Design Notes: Look I know this woman was the most powerful pirate probably ever but she was definitely lawful--she set up a bunch of laws for her pirates. If nothing else Ching Shih was a canny operator and definitely a commander which is where I focused her design. Between Bardic Inspiration (or Cunning Action to Help), her spellcasting (which is as mundane-themed as I could manage), and Tactical features she has little reason to get into the thick of a fight and will be most effective when she’s yelling at her subordinates. Let’s take a look at the numbers: the DMG says 10.2, the Blog of Holding’s rubric a little higher at 11.16666. Considering that she’s intended to be used with minions I’m inclined to go with the higher value.

Pirate Queen Ching Shih
Medium humanoid (human), lawful neutral bard (battle) 5/rogue (genius) 7/fighter (warmaster) 8
Armor Class 17 (studded leather, defense fighting style)
Hit Points 138 (12d8+8d10+40)
Speed 30 ft.

10 (+0)​
18 (+4)​
14 (+2)​
16 (+3)​
14 (+2)​
16 (+3)​
Saving Throws Dex +10, Int +9

Skills Deception +15, Insight +14, Intimidation +15, Perception +8, Persuasion +15, Stealth +10
Tools artisan’s tools (pick one) +6, navigator’s tools +6, thieves’ tools +6, vehicles (water) +6
Senses passive Perception 18
Languages Chinese, Thieves’ Cant
Challenge 11 (7,200 XP)

Background: Nautical. Ching is able to acquire passage on a sailing ship for her and her allies free of charge. She has no control over the ship’s route, departure, or return, and although no coin is required she and her companions do have to help crew the vessel.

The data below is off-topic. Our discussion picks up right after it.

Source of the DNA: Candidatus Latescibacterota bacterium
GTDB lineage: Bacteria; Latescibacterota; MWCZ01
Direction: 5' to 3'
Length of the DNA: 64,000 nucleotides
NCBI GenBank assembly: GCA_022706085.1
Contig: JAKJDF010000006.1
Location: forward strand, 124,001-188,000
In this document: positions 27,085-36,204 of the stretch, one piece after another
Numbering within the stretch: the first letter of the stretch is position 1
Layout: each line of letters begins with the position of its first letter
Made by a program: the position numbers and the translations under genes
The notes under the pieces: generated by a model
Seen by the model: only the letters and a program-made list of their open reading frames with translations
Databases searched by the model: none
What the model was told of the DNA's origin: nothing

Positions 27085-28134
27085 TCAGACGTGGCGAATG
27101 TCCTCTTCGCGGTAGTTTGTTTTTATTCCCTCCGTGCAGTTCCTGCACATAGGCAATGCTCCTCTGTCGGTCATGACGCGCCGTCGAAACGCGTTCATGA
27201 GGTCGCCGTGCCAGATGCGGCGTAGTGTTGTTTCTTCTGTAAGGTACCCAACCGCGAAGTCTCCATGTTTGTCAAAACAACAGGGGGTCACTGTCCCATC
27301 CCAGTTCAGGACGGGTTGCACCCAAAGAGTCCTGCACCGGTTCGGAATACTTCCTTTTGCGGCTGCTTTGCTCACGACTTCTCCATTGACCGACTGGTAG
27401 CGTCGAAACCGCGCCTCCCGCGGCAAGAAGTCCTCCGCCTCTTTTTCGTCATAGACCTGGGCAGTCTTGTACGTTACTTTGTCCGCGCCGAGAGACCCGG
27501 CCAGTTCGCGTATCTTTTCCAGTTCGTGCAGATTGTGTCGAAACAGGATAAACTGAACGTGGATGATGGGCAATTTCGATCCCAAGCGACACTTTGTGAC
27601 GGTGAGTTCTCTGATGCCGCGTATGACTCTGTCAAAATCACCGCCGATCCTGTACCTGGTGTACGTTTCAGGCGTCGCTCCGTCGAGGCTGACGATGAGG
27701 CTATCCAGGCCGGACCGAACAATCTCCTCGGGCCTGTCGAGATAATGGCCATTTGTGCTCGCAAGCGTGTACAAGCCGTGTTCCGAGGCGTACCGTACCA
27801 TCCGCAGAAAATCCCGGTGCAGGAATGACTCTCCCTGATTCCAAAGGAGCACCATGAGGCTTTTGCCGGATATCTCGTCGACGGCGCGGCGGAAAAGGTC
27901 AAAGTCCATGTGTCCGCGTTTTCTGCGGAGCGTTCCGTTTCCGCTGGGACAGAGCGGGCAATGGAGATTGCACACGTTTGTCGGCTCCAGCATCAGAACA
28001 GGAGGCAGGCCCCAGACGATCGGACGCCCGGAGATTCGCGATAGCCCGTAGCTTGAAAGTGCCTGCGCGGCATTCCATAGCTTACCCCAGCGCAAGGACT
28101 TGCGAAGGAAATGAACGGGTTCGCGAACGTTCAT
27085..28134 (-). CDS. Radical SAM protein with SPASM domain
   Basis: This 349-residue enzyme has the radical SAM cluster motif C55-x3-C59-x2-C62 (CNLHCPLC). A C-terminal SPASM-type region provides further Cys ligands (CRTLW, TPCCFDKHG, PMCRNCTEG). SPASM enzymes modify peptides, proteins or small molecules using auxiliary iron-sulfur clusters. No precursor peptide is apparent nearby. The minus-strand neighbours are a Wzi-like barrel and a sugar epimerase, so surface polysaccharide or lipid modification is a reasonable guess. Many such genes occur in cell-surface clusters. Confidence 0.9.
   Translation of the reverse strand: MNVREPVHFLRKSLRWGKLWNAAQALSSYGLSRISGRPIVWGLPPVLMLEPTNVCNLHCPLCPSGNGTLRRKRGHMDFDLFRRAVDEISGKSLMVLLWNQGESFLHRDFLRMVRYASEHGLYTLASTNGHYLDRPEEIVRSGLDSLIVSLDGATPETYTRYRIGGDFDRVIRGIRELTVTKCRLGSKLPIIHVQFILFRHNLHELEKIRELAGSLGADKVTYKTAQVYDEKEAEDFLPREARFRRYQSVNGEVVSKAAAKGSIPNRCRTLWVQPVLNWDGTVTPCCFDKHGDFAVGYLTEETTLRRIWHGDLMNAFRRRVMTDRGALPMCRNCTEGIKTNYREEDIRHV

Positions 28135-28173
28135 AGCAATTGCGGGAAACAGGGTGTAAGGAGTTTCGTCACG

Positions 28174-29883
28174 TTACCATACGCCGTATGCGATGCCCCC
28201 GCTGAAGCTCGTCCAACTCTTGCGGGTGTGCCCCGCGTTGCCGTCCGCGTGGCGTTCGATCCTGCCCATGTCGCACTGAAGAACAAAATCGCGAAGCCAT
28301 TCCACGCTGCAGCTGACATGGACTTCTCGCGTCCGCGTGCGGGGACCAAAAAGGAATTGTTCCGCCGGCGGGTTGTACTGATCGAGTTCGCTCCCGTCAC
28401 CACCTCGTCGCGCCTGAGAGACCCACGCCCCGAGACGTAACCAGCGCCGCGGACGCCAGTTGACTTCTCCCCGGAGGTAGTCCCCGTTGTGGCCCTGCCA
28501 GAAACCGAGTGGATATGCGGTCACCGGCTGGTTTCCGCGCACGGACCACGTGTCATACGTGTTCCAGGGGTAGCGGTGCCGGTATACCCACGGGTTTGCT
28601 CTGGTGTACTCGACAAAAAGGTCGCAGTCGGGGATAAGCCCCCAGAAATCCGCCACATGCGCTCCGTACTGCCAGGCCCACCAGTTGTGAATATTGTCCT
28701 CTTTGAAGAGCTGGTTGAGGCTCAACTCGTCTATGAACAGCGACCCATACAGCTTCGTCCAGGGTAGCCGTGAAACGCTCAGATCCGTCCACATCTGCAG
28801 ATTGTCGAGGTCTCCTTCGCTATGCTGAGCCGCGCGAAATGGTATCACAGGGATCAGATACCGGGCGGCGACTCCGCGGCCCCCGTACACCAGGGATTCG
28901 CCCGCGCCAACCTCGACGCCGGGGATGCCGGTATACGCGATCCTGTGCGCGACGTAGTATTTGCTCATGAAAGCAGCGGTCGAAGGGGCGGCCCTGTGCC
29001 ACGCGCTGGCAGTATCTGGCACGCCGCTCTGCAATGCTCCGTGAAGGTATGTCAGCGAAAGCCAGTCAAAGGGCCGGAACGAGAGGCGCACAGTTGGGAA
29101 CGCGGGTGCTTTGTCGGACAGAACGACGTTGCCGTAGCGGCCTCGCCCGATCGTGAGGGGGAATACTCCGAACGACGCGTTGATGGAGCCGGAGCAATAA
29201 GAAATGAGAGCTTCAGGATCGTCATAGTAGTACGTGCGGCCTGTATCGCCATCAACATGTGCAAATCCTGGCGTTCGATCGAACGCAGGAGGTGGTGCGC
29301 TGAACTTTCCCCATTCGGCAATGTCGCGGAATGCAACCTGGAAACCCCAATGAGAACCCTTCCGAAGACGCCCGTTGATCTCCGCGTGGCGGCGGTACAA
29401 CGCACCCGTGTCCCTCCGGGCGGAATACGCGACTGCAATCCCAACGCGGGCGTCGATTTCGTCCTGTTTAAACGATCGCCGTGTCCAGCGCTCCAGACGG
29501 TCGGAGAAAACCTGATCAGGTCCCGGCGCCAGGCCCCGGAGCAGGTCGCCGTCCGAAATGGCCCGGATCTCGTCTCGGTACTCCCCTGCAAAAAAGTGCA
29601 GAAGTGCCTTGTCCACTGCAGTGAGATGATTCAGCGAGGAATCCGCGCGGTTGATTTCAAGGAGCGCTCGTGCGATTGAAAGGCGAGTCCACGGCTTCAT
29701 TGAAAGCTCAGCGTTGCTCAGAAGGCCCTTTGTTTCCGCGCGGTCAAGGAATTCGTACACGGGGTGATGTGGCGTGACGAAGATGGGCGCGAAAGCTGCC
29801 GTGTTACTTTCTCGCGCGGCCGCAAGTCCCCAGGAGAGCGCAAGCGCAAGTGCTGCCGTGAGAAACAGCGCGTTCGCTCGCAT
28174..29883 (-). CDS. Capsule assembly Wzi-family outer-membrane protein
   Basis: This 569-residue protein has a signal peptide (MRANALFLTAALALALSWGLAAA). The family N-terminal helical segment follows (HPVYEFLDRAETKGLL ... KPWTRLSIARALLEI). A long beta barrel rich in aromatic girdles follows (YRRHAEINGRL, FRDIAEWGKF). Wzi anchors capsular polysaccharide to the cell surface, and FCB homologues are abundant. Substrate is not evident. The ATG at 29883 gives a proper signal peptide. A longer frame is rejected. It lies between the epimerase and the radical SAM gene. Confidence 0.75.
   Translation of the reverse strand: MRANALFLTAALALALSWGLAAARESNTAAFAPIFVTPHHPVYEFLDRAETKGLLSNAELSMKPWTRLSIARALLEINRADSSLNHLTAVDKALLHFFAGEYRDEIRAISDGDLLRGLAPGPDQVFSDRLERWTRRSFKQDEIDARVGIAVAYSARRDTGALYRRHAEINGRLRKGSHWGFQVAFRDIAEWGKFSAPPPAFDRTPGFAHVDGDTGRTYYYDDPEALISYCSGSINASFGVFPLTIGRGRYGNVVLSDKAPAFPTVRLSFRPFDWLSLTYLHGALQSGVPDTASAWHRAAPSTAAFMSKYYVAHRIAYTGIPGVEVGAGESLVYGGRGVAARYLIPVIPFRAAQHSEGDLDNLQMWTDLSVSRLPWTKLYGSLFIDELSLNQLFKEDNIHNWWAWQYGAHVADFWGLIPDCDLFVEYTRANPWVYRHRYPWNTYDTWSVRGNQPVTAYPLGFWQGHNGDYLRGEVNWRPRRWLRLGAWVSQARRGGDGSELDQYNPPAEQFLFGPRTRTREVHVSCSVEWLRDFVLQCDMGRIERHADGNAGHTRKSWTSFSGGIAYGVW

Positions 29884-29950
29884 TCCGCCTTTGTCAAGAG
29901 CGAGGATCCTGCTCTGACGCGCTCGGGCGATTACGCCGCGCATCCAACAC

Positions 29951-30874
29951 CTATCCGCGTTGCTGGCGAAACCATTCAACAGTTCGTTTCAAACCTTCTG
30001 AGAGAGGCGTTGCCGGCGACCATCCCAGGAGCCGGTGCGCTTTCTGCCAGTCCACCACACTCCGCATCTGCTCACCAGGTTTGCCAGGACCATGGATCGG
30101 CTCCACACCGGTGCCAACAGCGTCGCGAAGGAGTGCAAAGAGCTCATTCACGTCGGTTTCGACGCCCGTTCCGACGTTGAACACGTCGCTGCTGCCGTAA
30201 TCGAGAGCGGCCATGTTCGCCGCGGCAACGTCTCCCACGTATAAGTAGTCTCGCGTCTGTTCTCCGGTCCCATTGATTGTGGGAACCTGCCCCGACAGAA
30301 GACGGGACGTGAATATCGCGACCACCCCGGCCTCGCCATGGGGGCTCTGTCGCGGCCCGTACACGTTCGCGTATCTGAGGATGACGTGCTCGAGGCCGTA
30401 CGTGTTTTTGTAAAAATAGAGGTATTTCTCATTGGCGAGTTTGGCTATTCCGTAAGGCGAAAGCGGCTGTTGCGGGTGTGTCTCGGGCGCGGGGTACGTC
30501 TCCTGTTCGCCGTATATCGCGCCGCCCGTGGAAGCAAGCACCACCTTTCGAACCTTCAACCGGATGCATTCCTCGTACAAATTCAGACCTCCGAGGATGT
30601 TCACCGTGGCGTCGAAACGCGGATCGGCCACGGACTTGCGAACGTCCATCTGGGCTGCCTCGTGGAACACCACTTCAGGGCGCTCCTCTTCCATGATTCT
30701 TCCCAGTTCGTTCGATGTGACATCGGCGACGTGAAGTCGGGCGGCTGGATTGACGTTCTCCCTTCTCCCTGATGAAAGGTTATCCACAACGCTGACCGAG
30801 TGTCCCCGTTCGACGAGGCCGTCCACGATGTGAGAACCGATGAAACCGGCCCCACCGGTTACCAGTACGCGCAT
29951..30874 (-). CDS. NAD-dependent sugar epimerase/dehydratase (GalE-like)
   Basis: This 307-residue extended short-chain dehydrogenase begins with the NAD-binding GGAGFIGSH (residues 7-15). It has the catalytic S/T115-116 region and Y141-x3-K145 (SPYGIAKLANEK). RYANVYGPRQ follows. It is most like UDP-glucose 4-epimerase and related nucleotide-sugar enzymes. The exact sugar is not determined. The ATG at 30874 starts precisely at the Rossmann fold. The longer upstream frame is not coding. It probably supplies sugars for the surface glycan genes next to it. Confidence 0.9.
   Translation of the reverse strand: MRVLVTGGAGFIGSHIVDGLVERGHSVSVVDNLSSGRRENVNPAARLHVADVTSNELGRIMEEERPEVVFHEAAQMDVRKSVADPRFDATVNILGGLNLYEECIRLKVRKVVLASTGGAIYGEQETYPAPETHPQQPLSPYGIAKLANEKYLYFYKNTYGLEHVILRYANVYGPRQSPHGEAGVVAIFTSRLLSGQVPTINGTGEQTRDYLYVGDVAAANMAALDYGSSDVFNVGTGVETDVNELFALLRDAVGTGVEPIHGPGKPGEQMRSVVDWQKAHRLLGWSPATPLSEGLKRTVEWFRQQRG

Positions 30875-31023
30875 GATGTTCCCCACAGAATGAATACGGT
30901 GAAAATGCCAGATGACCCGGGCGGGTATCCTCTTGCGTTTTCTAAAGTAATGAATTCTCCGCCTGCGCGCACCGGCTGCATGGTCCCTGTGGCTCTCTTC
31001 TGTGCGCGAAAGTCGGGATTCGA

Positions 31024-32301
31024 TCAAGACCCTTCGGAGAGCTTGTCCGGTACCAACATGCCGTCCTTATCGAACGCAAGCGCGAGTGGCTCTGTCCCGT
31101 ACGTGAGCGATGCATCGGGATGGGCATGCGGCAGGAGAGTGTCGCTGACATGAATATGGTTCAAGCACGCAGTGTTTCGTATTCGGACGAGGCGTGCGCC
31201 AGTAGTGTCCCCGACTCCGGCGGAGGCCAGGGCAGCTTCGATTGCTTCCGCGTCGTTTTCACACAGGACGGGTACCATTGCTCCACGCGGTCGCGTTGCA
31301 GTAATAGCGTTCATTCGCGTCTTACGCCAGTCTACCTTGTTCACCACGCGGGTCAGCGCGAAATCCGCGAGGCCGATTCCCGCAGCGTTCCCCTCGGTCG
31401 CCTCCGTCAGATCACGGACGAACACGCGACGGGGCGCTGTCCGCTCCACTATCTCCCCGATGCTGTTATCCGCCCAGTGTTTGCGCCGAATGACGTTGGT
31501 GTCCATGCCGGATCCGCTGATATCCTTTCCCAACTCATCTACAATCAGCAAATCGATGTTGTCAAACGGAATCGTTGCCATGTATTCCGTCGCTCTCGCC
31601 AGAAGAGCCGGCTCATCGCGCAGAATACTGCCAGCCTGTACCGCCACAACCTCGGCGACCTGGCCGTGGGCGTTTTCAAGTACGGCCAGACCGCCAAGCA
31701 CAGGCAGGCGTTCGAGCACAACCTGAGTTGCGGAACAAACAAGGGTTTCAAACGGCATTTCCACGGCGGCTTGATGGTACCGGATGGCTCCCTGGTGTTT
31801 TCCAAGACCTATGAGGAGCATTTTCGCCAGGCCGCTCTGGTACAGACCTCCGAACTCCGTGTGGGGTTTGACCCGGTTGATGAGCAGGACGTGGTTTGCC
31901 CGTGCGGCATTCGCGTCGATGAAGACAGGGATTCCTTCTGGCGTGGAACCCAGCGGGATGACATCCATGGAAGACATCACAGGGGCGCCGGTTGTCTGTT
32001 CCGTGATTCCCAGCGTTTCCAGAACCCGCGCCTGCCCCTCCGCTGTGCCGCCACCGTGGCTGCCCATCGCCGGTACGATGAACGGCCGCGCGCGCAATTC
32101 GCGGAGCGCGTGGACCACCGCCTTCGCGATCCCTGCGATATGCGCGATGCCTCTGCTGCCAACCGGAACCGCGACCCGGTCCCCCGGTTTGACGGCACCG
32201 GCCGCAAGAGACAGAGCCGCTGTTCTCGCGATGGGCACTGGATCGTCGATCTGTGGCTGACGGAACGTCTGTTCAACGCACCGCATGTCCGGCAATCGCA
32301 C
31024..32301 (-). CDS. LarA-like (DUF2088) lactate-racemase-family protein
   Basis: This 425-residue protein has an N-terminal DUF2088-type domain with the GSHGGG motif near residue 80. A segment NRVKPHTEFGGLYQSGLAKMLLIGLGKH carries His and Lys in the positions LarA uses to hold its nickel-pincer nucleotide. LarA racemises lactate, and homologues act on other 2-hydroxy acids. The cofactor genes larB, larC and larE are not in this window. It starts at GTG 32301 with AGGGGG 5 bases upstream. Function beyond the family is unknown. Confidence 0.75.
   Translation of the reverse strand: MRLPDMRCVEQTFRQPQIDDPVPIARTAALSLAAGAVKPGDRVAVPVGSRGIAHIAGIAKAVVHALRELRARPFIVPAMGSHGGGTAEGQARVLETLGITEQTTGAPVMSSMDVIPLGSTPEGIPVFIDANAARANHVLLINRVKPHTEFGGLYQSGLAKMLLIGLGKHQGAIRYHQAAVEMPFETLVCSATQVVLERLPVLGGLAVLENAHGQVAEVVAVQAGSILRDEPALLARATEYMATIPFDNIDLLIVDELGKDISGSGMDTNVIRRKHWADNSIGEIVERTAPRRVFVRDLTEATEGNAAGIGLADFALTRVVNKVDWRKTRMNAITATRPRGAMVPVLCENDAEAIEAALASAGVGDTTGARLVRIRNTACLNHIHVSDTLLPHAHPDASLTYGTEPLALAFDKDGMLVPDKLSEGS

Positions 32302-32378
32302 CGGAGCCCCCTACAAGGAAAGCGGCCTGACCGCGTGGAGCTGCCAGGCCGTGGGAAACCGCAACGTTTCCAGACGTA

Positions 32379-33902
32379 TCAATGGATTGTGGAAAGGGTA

Action Surge (1/Short Rest). On her turn, Ching can take an additional action on top of her regular action and a possible bonus action.
Bardic Inspiration 1d8 (3/Short Rest). As a bonus action on her turn, Ching can choose one other creature within 60 feet who can hear her. That creature gains one Bardic Inspiration die, a d8. Once within the next 10 minutes, the creature can roll the die and add the number rolled to one ability check, attack roll, or saving throw it makes. In addition, they can add it to a weapon damage roll, or when they are hit by an attack they can use their reaction to add it to their AC (possibly causing an attack to miss). The creature can wait until after it rolls the d20 before deciding to use the Bardic Inspiration die, but must decide before the GM says whether the roll succeeds or fails.
Cunning Action (1/Turn). Ching can take a bonus action to take the Dash, Disengage, Help, or Hide action.
Evasion. When Ching is subjected to an effect that allows her to make a Dexterity saving throw to take only half damage, she instead takes no damage if she succeeds on the saving throw, and only half damage if she fails.
Feat: Brilliant. Ching always knows how long it will be before the next sunset or sunrise, the northerly direction, and can perfectly remember anything she’s experienced within the last 31 days.
Jack of All Trades. Ching adds +3 to any ability check she makes that doesn’t already include her proficiency bonus.
Second Wind (1/Short Rest). On her turn, Ching can use a bonus action to regain 1d10+8 hit points.
Sneak Attack (1/Turn). Ching deals an extra 14 (4d6) damage when she hits a target with a weapon attack and has advantage on the attack roll, or when the target is within 5 feet of an ally of Ching that isn’t incapacitated and Ching doesn’t have disadvantage on the attack roll.